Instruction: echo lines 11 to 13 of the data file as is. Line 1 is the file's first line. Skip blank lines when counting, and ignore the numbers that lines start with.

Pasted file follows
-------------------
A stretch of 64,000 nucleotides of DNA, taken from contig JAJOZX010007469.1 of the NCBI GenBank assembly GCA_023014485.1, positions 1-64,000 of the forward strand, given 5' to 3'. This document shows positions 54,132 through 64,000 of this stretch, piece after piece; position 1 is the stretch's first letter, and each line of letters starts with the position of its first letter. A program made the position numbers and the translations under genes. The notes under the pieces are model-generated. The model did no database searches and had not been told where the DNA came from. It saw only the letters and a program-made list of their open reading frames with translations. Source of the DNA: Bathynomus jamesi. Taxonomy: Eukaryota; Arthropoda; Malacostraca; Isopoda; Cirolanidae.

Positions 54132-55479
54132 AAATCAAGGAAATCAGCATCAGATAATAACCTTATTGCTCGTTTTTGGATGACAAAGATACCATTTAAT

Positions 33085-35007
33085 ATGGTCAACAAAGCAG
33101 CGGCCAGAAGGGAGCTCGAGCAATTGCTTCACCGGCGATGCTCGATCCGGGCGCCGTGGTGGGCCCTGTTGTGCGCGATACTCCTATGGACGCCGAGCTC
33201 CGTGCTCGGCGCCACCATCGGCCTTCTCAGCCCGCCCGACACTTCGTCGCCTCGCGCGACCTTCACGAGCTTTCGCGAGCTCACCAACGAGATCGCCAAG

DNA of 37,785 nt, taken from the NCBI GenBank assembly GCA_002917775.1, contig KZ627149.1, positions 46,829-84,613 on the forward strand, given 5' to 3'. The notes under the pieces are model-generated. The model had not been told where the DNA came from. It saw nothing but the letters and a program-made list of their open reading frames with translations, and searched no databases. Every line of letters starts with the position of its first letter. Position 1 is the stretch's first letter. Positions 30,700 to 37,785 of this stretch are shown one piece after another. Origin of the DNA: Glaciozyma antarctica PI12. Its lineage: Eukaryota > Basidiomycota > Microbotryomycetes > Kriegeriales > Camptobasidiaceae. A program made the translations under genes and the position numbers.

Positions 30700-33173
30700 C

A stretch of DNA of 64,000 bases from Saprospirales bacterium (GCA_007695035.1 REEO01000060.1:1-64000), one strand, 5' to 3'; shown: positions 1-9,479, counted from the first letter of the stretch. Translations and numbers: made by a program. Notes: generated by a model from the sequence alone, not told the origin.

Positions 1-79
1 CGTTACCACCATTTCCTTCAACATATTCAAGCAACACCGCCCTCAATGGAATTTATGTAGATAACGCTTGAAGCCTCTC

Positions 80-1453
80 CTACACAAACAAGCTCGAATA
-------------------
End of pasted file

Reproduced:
A stretch of DNA of 64,000 bases from Saprospirales bacterium (GCA_007695035.1 REEO01000060.1:1-64000), one strand, 5' to 3'; shown: positions 1-9,479, counted from the first letter of the stretch. Translations and numbers: made by a program. Notes: generated by a model from the sequence alone, not told the origin.

Positions 1-79
1 CGTTACCACCATTTCCTTCAACATATTCAAGCAACACCGCCCTCAATGGAATTTATGTAGATAACGCTTGAAGCCTCTC